In 2015 Ride impressed when it introduced racers to its realistic racing, allowing motorcycle fans to gawp at their favourite bikes, take to the tarmac of famous tracks and be a racer themselves, and now Ride 2 looks to up the stakes by piling more content into it and pushing the commitment to realism even further.
Milestone have made a lot of the fact that there are far more bikes this time around, and considering the priority for the series is producing an authentic motorcycling experience, this can only be a good thing. Each bike is lovingly crafted with attention to detail and has the typical racing game habit of displaying it in a mesmerising way, the light shining off its spotless surfaces as it rotates around, showing all its bodywork. As if that wasn't enough for enthusiasts, each one has information on the make of the bike, the history behind it and the manufacturer, meaning you can actually learn a lot about bikes just from scrolling through menus in the game.
It's clear visuals are a top priority in Ride 2 just as in the original, then, and this is also evident in the construction of the tracks and the world around them. The scenery is astounding on each track, whether it be the vistas of the mountains or the metropolis of the urban circuits, and each has their own appeal and a distinct style. Even the people look great along the side of the track, although we admit we didn't examine them in close detail since we were zooming past them at a very high speed. In short, no expense has been spared in making the experience of Ride 2's racing visually spectacular.
The more important thing to note about the real world tracks in the game is are all faithful reconstructions, which is essential for fans of the sport. All kinds of tracks are in the game, from the International North West 200 in Northern Ireland to Sportsland Sugo in Japan, all recreated not only in terms of the tracks but also in terms of the surrounding area and all the details, like archways over the track and fences at the sides. To see famous tracks rebuilt so lovingly and be able to race on them yourself is truly breathtaking, especially considering the aforementioned beauty of them all.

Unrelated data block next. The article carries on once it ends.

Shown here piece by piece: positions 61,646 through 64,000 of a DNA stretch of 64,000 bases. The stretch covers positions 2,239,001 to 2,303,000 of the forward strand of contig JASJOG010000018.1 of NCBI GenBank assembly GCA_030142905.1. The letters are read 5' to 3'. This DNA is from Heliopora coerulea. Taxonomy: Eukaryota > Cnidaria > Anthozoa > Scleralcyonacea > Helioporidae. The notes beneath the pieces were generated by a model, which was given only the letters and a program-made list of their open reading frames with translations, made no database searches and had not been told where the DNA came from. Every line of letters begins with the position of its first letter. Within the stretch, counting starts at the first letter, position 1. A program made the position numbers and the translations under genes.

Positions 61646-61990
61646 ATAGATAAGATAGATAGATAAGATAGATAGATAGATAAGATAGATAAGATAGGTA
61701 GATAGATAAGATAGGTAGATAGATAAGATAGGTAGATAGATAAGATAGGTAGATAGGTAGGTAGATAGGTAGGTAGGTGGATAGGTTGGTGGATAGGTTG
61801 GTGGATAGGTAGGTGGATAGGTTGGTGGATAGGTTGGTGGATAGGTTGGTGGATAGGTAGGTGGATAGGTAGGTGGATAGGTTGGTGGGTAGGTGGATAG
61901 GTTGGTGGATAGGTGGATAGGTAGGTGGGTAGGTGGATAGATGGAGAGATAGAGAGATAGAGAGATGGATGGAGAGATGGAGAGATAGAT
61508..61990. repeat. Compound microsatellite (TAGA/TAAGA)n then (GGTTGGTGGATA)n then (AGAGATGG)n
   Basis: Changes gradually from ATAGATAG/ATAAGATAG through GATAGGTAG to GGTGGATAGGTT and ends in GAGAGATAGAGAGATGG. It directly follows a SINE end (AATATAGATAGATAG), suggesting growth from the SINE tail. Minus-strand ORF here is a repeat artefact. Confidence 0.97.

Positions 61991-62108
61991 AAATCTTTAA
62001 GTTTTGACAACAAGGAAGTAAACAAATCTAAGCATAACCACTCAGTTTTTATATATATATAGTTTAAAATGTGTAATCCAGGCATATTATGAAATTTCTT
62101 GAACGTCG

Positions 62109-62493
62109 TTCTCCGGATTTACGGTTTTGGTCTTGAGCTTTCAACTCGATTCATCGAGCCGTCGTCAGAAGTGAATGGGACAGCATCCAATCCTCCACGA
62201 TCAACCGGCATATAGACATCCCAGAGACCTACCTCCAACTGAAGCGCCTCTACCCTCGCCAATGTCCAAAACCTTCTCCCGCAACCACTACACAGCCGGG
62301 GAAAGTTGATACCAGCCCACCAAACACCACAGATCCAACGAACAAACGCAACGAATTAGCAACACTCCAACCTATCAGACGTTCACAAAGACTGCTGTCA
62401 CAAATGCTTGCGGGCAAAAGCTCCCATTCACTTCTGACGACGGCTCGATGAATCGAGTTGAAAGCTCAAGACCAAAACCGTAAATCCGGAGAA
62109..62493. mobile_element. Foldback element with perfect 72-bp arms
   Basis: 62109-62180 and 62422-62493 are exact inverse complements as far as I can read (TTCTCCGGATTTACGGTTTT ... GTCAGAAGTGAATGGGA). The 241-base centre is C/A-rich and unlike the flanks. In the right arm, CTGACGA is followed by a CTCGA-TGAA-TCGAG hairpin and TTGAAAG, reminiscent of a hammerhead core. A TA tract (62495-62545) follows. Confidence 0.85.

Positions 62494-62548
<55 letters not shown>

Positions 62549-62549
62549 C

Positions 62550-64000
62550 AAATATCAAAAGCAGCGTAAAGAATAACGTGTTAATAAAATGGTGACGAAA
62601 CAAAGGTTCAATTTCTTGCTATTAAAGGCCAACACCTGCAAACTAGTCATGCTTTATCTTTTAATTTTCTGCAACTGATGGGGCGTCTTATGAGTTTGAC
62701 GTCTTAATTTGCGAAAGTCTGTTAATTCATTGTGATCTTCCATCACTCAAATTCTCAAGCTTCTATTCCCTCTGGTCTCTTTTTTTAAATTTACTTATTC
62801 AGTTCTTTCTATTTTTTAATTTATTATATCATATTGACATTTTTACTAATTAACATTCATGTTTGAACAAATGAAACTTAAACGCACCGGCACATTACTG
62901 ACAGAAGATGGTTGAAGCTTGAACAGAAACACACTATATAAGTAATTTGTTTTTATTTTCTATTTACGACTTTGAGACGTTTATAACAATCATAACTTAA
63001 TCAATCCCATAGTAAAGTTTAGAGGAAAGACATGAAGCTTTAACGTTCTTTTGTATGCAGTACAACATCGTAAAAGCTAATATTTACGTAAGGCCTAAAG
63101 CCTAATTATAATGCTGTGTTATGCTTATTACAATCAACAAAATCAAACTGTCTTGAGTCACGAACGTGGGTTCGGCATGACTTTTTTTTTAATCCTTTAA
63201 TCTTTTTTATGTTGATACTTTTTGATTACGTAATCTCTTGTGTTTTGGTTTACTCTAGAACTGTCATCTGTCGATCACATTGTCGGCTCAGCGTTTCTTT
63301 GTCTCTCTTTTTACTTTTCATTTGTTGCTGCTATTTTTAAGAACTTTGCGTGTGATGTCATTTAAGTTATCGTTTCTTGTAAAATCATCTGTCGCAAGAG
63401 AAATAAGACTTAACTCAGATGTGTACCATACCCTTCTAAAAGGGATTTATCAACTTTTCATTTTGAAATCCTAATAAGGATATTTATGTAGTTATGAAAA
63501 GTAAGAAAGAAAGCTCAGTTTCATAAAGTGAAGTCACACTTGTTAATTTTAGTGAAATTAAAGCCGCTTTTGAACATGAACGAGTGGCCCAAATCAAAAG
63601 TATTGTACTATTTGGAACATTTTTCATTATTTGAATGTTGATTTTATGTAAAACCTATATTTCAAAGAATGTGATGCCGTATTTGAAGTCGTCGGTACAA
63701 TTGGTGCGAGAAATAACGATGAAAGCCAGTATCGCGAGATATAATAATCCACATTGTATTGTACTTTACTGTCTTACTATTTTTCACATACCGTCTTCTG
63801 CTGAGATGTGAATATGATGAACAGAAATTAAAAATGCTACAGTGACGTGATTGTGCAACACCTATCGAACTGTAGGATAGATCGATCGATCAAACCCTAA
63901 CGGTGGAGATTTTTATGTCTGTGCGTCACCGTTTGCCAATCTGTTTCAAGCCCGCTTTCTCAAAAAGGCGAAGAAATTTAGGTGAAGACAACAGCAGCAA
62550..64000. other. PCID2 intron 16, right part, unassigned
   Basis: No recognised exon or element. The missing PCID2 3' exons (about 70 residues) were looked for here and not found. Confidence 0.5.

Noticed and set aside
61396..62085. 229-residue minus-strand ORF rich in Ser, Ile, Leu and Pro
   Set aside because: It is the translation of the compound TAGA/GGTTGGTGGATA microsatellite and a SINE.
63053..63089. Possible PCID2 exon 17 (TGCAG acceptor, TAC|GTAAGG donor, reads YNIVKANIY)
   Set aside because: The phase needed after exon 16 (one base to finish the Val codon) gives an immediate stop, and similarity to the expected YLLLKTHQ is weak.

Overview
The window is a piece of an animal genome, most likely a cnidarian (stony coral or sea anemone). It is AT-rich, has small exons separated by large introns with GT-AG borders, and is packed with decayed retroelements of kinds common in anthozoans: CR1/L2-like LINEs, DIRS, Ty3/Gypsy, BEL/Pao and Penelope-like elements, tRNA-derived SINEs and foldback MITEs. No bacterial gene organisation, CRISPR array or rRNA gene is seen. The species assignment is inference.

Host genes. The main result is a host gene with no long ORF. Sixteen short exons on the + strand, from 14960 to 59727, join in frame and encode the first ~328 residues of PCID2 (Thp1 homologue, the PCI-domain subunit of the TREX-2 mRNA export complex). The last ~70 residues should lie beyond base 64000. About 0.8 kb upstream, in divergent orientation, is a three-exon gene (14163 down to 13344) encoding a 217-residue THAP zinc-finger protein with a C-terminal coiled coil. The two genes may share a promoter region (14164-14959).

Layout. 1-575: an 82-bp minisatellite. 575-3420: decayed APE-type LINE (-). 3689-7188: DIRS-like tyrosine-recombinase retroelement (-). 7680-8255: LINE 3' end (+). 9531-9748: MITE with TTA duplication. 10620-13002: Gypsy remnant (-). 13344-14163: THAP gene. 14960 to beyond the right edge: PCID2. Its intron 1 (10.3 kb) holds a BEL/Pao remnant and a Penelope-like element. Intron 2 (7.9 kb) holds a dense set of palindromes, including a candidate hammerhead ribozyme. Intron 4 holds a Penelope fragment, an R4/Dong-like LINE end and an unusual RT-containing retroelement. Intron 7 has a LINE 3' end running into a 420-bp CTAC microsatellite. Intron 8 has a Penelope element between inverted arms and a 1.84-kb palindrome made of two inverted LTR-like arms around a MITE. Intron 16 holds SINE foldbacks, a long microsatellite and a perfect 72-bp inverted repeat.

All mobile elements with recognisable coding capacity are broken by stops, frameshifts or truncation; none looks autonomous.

To talk a bit more about the modes on offer, there are Quick Modes available, comprising of a Quick Race, Time Trials and Split Screen, for those who want to get straight into the racing, but for those who want a more fleshed out single player experience, World Tour Events will be your port of call. This is essentially a campaign where you do a series of races, and when you finish enough races you complete a season, the point of it all being to earn reputation to ascend the rankings as well as money to buy bikes and upgrades.
The majority of the time in World Tour will be spent in Season Events where you can use various types of bikes to take on different challenges. While most of these are races which task you with coming first and getting a gold medal, there are other challenges like doing as many overtakes as you can in a certain amount of time or time trials against the clock. Each of these have gold, silver or bronze medals and, as expected, you earn more credits and reputation by getting golds. At the end of each season, after you complete all the races available, you may then be invited to an invitational event which gives you another challenge, this time with bikes and a huge amount of credits at stake.
The variety of tracks, bikes and event types in World Tour mean that it's captivating to play and doesn't feel repetitive, which racers can sometimes be in danger of. Instead, the constant desire to climb up the ranks, to get more credits for bikes and beat the opposition drives it forward and we felt ourselves getting sucked into the 'just one more race' mindset. This, coupled with the fact you can compete in Championships after a certain amount of medals, means that World Tour is an excellent game mode and something to hook in both newcomers and fans of the series alike.